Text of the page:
REYES IS CONVICTED AGAIN, BUT TROUBLING QUESTIONS PERSIST
Government persistent has paid off, at least for now. Gregory L. Reyes, former Chief Executive Officer of Brocade Communications Systems, Inc., was convicted of securities fraud based on option backdating claims for a second time on Friday. U.S. v. Reyes, Case No. 06-0056 (N.D. Cal.). After three and a half days of deliberation, the jury returned guilty verdicts on four counts of securities fraud, four counts of lying to accountants and one count of false books and records. A not guilty verdict was returned on a conspiracy count.
The charges are based on claims that Mr. Reyes falsified option grants by creating fictitious documents to conceal the fact that the options were being backdated to obtain more favorable grant dates. The documents made it appear that the grants were in fact issued at fair market value when they were not. As a result of these practices, the options had a built in profit. At the same time the company did not recognize the related expense, resulting in false financial statements and filings. Mr. Reyes was granted millions of options that were in the money as were other employees. A government expert estimated that the amount of the fraud on the investing public was about $950,000.
The case against Mr. Reyes is one of the most high profile options backdating cases. The criminal charges and a parallel SEC enforcement action were first announced at a joint press conference discussed here. The first trial against Mr. Reyes also resulted in a guilty verdict. That conviction was overturned by the Ninth Circuit Court of Appeals, as discussed here, based on prosecutorial misconduct. Sentencing of Mr. Reyes is scheduled for June 24, 2010.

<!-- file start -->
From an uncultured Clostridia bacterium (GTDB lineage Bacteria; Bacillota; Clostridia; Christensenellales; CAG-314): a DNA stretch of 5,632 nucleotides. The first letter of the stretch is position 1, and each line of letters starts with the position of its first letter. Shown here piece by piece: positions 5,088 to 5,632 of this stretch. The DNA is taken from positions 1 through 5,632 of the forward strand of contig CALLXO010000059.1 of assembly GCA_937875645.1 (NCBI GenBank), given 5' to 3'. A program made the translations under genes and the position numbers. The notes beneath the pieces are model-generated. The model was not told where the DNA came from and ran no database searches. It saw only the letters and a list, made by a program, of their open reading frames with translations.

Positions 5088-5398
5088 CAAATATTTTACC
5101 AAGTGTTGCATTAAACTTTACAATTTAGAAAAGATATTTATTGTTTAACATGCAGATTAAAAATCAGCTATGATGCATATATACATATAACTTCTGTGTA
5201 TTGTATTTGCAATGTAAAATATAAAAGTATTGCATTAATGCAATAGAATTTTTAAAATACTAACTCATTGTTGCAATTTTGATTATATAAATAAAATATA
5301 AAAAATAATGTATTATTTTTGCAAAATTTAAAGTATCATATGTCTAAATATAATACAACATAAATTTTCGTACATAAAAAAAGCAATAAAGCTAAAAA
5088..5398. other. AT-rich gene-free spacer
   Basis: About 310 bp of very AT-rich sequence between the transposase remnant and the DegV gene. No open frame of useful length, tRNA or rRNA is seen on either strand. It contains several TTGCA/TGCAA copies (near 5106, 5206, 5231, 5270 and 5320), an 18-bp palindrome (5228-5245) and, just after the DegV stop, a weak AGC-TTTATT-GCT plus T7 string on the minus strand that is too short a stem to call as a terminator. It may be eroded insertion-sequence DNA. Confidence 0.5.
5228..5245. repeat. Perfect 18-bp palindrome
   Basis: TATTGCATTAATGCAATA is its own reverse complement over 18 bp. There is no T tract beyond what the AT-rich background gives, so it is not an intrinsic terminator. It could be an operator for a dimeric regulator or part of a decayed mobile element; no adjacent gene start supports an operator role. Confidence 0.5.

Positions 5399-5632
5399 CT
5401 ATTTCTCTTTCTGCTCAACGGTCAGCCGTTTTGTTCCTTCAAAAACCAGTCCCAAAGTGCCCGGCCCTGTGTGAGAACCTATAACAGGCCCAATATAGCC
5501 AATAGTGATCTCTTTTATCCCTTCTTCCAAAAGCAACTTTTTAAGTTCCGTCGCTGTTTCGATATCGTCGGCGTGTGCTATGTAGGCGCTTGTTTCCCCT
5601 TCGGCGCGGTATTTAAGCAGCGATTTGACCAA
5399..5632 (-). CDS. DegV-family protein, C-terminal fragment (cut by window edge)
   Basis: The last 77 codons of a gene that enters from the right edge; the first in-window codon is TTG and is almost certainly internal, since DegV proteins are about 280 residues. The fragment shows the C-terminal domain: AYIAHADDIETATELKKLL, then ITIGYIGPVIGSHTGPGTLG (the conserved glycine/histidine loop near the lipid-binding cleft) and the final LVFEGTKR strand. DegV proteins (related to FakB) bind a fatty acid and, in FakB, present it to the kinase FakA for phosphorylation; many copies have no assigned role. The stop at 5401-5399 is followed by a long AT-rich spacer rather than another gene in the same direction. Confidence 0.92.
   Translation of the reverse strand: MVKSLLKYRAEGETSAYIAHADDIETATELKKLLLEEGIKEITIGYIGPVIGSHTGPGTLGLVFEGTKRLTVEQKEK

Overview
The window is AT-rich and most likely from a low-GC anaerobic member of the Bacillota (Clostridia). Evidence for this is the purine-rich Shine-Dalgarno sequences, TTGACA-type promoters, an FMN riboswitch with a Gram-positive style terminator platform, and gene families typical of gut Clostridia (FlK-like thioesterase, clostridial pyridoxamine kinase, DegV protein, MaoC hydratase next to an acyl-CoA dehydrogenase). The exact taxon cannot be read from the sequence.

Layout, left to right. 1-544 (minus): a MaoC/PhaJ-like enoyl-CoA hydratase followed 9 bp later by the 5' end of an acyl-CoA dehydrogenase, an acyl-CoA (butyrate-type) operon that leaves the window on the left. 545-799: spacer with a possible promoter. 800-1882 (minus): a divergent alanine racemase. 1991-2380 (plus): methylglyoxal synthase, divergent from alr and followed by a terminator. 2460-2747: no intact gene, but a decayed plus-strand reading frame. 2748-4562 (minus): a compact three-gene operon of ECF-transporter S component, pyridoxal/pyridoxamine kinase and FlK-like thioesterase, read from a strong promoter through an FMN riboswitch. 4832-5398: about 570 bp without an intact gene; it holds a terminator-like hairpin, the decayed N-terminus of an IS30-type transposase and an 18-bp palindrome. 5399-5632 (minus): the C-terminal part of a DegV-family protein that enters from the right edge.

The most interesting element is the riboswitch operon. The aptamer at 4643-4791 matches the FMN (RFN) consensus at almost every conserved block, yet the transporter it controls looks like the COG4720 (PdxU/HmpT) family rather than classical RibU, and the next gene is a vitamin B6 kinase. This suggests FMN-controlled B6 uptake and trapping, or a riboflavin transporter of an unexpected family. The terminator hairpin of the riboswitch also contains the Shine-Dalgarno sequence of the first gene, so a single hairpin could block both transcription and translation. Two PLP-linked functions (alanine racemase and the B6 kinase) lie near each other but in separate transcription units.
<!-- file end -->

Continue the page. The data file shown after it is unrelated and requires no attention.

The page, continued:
Overall, the government has had mixed results in its criminal option backdating cases. In some instances it has obtained convictions such as in the case last year against James Treacy, former President and COO of Monster Worldwide, U.S. v. Treacy, No. 1:08-cr-00366 (S.D.N.Y.), although that case is on appeal to the Second Circuit, No. 09-3939-CR, discussed here. In others, such as the case against former McAfee, Inc. General Counsel Kent Roberts, the jury has returned not guilty verdicts, discussed here. U.S. v. Roberts, No. 1:07 –cv- 00407 (N.D. Cal.). Others have been dismissed because of prosecutorial misconduct, such as the cases against former co-founder Dr. Henry Samueli and its former CFO William J. Ruehle, U.S. v. Nicholas, Case No. SACR 08-139 (C.D. Cal.), discussed here. This track record raises significant and troubling questions about the criminal prosecution of these cases, the ever blurring line between civil and criminal securities cases and prosecutorial charging discretion as also discussed here. It also ensures that the last chapter in the Gregory Reyes case has yet to be written.